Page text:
By Stanley Lubman, The Wall Street Journal
As part of our ongoing series of insight and analysis from leading experts in their respective fields, Stanley Lubman, a long-time specialist on Chinese law, discusses the implications of the massive corruption trials currently under way in Chongqing. Mr. Lubman teaches at the University of California, Berkeley, School of Law and is the author of “Bird in a Cage: Legal Reform in China After Mao,” (Stanford University Press, 1999).
The dramatic arrests and trials in Chongqing of officials high and low and their gangster accomplices for corruption on a massive scale raise troubling questions about both China’s governance and the future of its legal institutions.
Major corruption scandals are not new: High-ranking officials have been punished before, but what makes this case in China’s largest city so remarkable is its size and implications. The chief of the city’s Municipal Justice Bureau (formerly the city’s deputy chief of police) has been arrested, along with numerous Chinese Communist Party (CCP) members, high and mid-ranking police officers, rich businessmen, and members of criminal gangs. Arrests of wealthy businesspersons for being in cahoots with bureaucrats is no novelty, but the multi-million dollar scale of the many illegal casinos in Chongqing run by the sister-in-law of the Judicial Bureau chief is more brazen. It is the extent of the links among bureaucrats, businesses and gangsters involved in this case that merits special attention.
With economic reform, new classes of technocrats and entrepreneurs have gained wealth and influence. In recent years, the CCP, concerned that autonomous sources of economic power could weaken Party control, began looking to the rising social classes for needed talent that would help maintain and strengthen Party leadership. Entrepreneurs were admitted into the CCP in 2001, and the Constitution was amended in 2004 to recognize entrepreneurs as “builders of the socialist cause” along with “socialist working people.”
For the moment, the rise of a new middle and upper class has not threatened CCP control because Chinese entrepreneurs seem for the most part to have been coopted, although they are protective of their property rights. Their rights-consciousness could someday extend to concern over personal rights, especially if it grows in other sectors of Chinese society, but such assertiveness has not appeared.
The CCP has deliberately fostered the creation of a corporatist state, marked by close ties between business—business associations as well as private enterprises—and Party-state organizations. This is particularly evident at local levels. In Chongqing, when local residents refused to vacate their homes which were sought by a real estate developer, they were forced to travel in a government-owned bus and left in the countryside; by the time they returned, they discovered that their homes had been destroyed. This incident illustrates the close cooperation between local governments and developers in illegal takings of property that is a frequent problem in some cities and an even greater in the Chinese countryside.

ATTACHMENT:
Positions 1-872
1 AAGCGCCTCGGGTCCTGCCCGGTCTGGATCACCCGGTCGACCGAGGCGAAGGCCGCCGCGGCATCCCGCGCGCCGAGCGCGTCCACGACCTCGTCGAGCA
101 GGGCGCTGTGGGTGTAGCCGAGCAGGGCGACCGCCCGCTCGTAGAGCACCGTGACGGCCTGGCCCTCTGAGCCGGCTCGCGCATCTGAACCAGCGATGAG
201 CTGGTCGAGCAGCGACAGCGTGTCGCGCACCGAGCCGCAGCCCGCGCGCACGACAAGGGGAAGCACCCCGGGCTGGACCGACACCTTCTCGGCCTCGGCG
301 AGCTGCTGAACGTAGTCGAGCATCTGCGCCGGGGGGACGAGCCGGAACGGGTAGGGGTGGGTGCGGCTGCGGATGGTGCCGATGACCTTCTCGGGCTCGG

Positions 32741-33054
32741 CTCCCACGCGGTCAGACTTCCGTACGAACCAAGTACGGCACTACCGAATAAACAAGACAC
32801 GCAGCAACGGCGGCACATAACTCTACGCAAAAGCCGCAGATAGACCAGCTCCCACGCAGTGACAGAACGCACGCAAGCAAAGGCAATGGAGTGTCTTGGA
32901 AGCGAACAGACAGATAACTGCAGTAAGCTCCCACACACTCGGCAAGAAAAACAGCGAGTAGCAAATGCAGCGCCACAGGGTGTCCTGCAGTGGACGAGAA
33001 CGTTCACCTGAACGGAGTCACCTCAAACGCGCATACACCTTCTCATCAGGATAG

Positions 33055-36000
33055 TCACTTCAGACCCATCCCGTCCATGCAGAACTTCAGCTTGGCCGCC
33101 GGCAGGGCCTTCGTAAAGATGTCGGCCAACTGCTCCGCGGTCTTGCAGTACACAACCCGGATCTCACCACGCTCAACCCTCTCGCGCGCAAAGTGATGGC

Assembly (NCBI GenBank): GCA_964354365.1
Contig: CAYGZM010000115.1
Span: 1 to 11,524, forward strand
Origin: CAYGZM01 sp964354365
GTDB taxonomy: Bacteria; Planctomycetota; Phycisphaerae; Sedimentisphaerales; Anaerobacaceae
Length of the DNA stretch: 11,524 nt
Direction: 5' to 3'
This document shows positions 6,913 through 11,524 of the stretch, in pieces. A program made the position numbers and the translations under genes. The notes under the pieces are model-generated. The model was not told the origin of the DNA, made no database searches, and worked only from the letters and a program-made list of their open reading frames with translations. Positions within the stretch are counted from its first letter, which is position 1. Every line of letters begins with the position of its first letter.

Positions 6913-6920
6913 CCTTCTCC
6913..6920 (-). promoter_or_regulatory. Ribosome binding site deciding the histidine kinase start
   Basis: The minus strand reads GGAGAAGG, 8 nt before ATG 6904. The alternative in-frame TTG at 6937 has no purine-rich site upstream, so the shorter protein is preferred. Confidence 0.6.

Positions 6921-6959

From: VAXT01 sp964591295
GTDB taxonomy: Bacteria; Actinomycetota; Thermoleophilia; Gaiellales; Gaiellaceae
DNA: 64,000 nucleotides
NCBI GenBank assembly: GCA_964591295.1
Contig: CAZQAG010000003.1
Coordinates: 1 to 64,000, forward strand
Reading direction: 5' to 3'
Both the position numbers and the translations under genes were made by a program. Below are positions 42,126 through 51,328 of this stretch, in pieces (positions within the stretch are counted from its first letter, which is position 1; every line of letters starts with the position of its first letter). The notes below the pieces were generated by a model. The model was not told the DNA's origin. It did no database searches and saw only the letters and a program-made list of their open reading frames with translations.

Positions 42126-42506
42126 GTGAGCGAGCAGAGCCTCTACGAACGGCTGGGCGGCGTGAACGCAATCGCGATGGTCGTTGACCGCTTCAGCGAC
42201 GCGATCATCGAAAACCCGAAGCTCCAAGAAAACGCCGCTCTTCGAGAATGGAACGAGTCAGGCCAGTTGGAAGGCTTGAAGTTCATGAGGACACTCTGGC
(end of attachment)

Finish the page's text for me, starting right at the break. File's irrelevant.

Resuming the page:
There is a related lesson to be drawn from a Western press account that some of the Chongqing residents whose homes were destroyed during their involuntary bus ride gathered outside the courthouse at which one wealthy businessman was being tried for corruption. [Source: “Chinese Trial Reveals Vast Web of Corruption,” The New York Times, November 3, 2009, available here]. They had no legal remedies for their mistreatment. Their plight sadly illustrates the weakness of Chinese legal institutions in the face of the corrupt officials and criminals who can be arrayed on the side of businesses.
There has been some publicity in recent years about the triads — mafia-type gangs — but their prominence in the Chongqing scandals raises the specter of more widespread organized criminality whose extent Beijing has so far been unwilling to admit. Some gangs are housed in legitimate businesses, strengthening the links among business, crime and corruption. Tight links among gangs, business and officialdom are ominous threats not only to legal institutions, but to the development of civil society.
In addition to the problems of illegality and corruption, the trials may suggest that the Party-state’s offensive against corruption, even when gangster-related, is episodic rather than sustained. The Chongqing CCP Secretary, Bo Xilai, has garnered a great deal of publicity as the guiding force behind the current crackdown. He is the son of a well-known economic planner and a member of the CCP’s Politburo who arrived in Chongqing in November 2007 to take up his current position. But if the corruption and gangster networks were as extensive as they are revealed to have been, why did it take a year and a half for Mr Bo to act? He is reported to have said that action against the triads had to be taken because they had grown so powerful, but that only reinforces the “well-entrenched practice among cadres to treat crime syndicates with kid gloves,” as veteran China watcher Willy Lam noted recently. [Source:“Chongqing’s Mafias Expose Grave Woes in China’s Legal Apparatus,” China Brief, November 4, 2009, available here].
The issues noted here are tangled, and there is no theoretical approach to sort them out. The Chongqing trials are a signal of the ferment of the social change that is roiling Chinese society as it becomes more affluent, and shows no sign of ebbing in the near future.